<a href="/en/translator/breezyday" class="userpopupinfo username" rel="user1394713">BreezyDay</a>
Joined: 31.08.2018

Your English is excellent. You sound completely fluent! Wink smile

Super Member
<a href="/en/translator/bilgeakbas" class="userpopupinfo username" rel="user1387365">callmevilg</a>
Joined: 26.06.2018

Oh, you're so kind. Thank you. I'd really like to speak fluently in English, but I think I'm quite far from this. How well can a high school student be about English? I know enough to survive in any different country, but not enough for me. So practising is very important. And I have no occasion to practise in the city where I live (I'm talking about speaking practise) That's why I'm here, maybe. New vocabulary, every day. Sounds good;)

Senior Member
<a href="/en/translator/breezyday" class="userpopupinfo username" rel="user1394713">BreezyDay</a>
Joined: 31.08.2018

We're happy to help!

Senior Member
<a href="/en/translator/israelwu" class="userpopupinfo username" rel="user1420592">IsraelWu</a>
Joined: 04.05.2019
BreezyDay написал(а):

In this context, absolutely.

"It's as if you're the only one here" is exactly equivalent to "It's like you're the only one here."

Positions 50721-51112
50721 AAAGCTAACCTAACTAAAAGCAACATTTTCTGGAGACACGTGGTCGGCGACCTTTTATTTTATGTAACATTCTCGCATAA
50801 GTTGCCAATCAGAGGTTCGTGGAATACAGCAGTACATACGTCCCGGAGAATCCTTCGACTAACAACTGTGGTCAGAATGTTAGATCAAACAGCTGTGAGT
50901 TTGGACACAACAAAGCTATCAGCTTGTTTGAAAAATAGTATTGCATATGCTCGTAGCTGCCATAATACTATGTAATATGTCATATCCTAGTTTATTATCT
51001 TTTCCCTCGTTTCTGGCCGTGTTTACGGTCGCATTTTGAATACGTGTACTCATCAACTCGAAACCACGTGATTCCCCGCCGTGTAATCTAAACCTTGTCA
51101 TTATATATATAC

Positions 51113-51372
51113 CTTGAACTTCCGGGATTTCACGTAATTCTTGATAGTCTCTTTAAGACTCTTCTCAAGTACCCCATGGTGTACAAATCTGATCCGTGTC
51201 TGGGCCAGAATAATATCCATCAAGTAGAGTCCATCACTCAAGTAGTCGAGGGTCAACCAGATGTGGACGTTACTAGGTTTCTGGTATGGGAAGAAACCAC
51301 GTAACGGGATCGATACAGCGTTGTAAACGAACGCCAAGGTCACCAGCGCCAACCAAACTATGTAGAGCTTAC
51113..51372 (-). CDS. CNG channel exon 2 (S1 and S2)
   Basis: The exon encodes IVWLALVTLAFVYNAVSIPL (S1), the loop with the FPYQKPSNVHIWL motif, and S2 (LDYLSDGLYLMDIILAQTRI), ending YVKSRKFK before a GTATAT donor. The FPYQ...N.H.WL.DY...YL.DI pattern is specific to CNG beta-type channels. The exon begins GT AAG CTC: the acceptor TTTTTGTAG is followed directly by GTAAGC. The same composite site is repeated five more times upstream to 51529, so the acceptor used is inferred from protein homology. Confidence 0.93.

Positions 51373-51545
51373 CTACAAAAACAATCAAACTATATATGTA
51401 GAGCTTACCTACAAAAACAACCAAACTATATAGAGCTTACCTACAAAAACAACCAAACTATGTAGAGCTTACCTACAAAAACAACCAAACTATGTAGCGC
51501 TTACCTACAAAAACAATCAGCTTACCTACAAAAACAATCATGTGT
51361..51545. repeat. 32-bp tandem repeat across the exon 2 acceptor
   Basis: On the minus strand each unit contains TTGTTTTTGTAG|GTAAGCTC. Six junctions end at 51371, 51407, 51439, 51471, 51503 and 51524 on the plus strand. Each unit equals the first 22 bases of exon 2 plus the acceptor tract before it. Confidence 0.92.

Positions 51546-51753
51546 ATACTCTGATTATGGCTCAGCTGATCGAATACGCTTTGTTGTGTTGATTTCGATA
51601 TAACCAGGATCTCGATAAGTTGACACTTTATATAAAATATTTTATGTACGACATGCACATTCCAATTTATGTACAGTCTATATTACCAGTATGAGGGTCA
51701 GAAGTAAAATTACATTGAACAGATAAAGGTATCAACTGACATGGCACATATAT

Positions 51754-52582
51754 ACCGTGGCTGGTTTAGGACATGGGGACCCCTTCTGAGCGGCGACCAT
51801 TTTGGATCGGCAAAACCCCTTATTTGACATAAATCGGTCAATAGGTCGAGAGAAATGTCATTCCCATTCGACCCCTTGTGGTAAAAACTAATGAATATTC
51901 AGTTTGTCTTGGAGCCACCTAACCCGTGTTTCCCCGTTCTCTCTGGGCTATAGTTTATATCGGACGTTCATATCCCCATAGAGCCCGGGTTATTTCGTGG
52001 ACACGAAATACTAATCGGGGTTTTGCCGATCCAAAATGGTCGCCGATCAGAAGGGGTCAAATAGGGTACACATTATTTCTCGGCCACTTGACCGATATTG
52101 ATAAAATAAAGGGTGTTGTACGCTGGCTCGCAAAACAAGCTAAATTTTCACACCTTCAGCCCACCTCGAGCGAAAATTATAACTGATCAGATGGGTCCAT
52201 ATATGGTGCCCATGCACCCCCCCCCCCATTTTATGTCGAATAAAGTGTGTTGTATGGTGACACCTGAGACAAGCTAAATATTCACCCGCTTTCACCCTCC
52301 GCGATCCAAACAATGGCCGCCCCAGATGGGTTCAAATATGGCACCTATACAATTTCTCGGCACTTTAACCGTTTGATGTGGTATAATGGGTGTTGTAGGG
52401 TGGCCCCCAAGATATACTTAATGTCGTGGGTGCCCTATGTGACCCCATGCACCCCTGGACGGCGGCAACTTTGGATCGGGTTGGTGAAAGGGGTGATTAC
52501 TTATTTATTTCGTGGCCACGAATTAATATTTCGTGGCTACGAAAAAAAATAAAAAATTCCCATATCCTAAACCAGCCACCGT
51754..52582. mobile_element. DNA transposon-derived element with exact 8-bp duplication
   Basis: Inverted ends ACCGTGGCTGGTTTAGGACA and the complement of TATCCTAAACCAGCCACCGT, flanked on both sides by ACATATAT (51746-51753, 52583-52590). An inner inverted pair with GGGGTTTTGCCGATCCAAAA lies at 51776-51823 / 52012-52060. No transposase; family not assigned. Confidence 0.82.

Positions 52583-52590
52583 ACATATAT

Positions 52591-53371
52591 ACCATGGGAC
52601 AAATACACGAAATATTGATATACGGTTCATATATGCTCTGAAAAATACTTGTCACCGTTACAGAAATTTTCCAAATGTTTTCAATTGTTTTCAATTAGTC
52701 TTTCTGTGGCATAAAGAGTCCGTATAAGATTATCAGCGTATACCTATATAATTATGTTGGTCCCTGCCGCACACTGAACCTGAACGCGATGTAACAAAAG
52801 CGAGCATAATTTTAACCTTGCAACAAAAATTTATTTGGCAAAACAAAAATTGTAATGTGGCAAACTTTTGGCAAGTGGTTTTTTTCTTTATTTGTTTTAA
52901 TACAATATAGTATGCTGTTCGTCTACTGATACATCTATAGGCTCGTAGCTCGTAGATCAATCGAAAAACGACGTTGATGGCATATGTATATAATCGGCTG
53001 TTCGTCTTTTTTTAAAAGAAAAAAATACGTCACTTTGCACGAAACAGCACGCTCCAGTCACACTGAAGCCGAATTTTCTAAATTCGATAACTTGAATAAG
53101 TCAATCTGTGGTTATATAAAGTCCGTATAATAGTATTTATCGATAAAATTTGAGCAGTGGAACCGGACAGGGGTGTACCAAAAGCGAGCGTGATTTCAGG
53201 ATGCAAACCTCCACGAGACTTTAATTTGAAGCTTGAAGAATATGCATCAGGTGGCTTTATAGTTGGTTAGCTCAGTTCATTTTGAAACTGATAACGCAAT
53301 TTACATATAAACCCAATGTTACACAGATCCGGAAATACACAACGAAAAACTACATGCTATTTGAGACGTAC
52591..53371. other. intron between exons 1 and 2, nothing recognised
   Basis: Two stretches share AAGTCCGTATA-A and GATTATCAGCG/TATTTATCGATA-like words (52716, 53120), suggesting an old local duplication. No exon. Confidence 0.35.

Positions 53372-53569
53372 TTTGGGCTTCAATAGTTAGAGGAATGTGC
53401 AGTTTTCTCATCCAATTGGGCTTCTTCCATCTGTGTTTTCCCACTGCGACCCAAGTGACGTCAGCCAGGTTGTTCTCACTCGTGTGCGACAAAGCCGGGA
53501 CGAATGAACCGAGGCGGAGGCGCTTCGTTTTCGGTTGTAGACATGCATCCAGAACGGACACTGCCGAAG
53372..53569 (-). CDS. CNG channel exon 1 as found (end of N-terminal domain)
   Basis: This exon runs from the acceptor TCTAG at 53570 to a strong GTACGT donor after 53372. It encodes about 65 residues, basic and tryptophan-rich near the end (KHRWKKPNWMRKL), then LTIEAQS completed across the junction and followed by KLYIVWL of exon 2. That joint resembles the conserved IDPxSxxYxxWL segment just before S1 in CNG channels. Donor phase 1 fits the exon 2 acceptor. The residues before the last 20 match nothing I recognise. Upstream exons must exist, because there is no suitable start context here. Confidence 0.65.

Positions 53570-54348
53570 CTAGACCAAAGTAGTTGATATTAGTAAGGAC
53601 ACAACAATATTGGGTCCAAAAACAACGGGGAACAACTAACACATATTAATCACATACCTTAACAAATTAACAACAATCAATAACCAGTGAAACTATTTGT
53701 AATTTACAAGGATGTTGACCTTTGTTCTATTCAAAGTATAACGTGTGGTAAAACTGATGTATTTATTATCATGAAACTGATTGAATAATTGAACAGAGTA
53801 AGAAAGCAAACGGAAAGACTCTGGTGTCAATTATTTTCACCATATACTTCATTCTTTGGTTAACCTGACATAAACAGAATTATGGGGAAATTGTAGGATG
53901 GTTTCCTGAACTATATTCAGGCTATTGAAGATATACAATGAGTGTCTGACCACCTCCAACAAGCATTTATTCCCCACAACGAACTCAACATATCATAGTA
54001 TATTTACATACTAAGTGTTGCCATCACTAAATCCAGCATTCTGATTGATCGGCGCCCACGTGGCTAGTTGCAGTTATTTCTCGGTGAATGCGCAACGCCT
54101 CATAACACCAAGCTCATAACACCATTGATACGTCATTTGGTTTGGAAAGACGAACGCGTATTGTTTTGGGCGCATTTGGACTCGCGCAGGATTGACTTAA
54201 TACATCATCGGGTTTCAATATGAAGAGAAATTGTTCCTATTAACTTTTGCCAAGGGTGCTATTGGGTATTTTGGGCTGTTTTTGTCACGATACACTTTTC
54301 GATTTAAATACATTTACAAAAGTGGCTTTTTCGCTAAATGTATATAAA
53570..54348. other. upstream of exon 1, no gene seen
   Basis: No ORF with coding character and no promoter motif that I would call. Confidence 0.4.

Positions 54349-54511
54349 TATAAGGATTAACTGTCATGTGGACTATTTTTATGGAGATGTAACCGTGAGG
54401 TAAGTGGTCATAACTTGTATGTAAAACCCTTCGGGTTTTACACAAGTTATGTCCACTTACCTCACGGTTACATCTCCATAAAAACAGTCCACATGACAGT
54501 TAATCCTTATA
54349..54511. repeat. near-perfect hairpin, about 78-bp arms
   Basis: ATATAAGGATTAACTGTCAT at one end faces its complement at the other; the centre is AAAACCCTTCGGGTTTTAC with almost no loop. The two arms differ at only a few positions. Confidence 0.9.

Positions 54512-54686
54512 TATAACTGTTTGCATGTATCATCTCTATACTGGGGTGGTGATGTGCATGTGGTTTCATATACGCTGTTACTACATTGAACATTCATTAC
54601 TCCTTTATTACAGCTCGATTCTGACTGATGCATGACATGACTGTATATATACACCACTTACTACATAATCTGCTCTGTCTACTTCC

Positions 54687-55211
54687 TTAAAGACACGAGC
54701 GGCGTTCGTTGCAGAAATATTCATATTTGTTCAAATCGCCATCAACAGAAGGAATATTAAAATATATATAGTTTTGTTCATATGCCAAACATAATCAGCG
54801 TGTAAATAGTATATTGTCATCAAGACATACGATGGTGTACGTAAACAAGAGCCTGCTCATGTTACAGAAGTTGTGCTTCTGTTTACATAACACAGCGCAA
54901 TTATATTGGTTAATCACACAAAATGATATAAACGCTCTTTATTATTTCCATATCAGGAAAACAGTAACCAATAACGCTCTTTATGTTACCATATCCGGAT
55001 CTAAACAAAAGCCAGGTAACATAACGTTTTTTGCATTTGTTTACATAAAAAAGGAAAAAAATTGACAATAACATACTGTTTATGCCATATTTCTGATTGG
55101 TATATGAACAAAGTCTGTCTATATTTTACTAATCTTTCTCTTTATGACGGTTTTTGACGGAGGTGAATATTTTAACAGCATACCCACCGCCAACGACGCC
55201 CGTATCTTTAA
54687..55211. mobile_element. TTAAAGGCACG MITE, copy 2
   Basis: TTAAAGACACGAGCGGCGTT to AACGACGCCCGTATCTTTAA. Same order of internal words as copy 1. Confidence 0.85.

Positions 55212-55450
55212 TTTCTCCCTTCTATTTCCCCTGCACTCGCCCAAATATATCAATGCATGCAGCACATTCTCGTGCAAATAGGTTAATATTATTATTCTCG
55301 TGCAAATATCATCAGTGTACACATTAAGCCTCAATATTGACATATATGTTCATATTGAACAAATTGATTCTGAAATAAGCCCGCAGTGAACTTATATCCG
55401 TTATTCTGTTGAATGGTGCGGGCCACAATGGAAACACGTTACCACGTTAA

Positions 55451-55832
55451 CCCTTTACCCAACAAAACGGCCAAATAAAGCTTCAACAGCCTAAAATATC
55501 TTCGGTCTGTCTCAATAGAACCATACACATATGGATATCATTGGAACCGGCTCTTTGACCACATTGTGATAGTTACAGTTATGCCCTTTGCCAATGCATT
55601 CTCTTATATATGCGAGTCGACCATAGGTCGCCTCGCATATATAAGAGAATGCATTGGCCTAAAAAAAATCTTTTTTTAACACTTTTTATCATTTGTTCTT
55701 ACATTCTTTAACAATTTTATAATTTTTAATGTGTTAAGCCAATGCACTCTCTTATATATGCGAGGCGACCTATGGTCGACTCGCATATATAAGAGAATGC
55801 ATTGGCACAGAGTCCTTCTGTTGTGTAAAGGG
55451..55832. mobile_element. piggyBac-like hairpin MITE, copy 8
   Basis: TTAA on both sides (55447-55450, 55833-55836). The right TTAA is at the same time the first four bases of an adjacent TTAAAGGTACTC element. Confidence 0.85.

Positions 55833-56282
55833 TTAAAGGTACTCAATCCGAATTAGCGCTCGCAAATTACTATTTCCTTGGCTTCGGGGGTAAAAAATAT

I agree, in this context, but not always. I think I could build a sentence with the same difference and two (at least implied) different meanings.
Say: "It's as if I were the only one here ( but I can feel about a dozen men waiting behind the columns)". "(The ballroom is half full but) it's like I were the only one here". It seems to me that in the first sentence the change wouldn't fit at all. In the second sentence I think this choice of words points to some kind of "charm" while the change would rather point to the thoughts of the speaker being distracted. "

Super Member
<a href="/en/translator/sarah-rose" class="userpopupinfo username" rel="user1408155">Sarah Rose</a>